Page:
I am a fan of the English Person Goes For A Walk genre, which seems to have been a thing in the 19th century, but which still crops up today, although, thankfully, the scope’s broadened out quite a bit. And while the English Cream of it all can be more than a bit much at times, plenty of writers I like took a hand at writing essays about walking. So my plan for July and August over at my Patreon is to do something a bit different and take a long leisurely stroll through an early 20th century book called The Footpath Way: An Anthology For Walkers. It contains essays, poems, and bits by such notables as Chuck Dickens, Wally Whitman, Tommy De Q, Bob Stevenson, Bill Hazlitt, and everyone’s favorite cinnamon doughnut eater, High Definition Thoreau. The plan’s to read thirty – forty pages a week over the next eight weeks and make a weekly post.
Feel free to come along!
Jin and I went to the beach to eat at one of our favorite restaurants. I’ll probably write about the place one day, but if you’re ever in Pohang it’s behind Tilt, the foreigner bar, maybe about a block or so in.
Afterwards we wandered around a nearby neighborhood where I snapped the above picture. Posting it here has started me thinking how the city must look to people only reading about it on this blog. There’s certainly a trend in my pictures that runs counter to the actual. For one thing the city has people in it, and most of it doesn’t look like the weird, dirty, and empty parts I post pictures of.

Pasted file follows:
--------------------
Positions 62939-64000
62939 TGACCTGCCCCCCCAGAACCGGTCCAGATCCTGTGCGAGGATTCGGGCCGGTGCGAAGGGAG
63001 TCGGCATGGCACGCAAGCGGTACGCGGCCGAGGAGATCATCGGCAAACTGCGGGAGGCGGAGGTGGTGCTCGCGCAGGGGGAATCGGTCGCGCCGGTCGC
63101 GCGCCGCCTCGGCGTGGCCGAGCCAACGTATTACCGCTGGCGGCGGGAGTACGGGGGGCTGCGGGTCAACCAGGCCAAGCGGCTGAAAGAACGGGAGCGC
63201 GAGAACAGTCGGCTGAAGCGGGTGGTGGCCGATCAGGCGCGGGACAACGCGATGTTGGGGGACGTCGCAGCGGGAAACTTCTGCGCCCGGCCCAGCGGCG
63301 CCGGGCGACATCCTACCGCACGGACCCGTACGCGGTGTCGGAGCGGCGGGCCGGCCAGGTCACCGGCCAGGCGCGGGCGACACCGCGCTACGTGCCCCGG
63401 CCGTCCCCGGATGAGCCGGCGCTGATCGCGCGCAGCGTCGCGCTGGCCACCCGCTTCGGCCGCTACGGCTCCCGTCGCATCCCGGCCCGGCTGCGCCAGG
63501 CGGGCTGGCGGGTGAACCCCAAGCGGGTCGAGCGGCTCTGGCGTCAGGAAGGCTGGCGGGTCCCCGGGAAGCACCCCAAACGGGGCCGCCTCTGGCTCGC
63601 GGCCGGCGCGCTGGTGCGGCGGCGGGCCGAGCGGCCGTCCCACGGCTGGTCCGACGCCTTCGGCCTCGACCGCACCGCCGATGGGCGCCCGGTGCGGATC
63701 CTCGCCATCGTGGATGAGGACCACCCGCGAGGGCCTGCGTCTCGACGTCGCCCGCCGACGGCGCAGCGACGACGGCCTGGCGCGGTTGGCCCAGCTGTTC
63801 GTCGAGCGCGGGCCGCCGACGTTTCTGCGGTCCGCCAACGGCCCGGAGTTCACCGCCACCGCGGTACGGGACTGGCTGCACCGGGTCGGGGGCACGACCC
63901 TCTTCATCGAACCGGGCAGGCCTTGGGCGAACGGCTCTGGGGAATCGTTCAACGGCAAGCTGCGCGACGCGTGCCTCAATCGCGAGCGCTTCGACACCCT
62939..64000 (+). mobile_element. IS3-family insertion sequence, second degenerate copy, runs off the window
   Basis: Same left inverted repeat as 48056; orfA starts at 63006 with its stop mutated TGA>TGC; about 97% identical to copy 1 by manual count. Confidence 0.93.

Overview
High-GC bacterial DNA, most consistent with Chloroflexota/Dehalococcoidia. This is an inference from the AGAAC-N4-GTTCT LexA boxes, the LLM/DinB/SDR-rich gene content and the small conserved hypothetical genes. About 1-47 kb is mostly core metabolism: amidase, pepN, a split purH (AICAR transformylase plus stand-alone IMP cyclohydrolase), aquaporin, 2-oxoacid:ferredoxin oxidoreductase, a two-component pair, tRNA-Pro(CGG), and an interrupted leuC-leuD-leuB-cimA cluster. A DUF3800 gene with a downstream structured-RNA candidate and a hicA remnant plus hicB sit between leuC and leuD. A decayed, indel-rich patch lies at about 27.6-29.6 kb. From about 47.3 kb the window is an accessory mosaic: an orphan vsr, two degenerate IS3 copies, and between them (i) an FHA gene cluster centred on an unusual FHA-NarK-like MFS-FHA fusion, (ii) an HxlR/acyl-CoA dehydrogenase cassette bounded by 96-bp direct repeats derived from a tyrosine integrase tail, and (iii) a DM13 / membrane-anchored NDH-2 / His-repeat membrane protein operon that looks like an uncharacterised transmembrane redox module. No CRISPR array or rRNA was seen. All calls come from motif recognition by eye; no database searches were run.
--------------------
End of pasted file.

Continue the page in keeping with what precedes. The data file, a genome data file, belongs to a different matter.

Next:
This coming week I’ll post more mundane pictures. Maybe the quotidian will be as strange.
This one is for the Mossy Skull.
I did a bit of hiking today on Mount Naeyeon outside of Pohang City. It’s actually still in Pohang county but an hour by bus north of downtown. It was a beautiful late summer day: windy and relatively cool. It rained when we got off the bus but cleared up when we reached the trail. The trail runs beside a river then loops around one of the peaks. There’s thirteen (twelve?) waterfalls along the trail. We passed maybe seven of them. There’s also a Buddhist temple, Bogyeonsa, with various hermitages and buildings nestled in the valley.
If you’re in Pohang it’s a great day trip.
Now come the blurry cellphone pictures.
Overall a pretty fun day.
The bus trip is cheap, about 2USD (1,500 Won), with another 2.5USD tacked on for admittance to the park. We didn’t visit any of the temple buildings although most of them were open to the public and you could hear monks chanting from various points of the trail. This added to the calm atmosphere (as an aural environment it was amazing: water trickling over rocks, wind blowing through leaves overhead, and monks chanting… yeah, I wanted to record it all).
The one thing I wished I got a picture of was the coffee vending machine in the middle of the forest where the trail branched towards the temple. It wasn’t even near a rest area, just there beside the trail.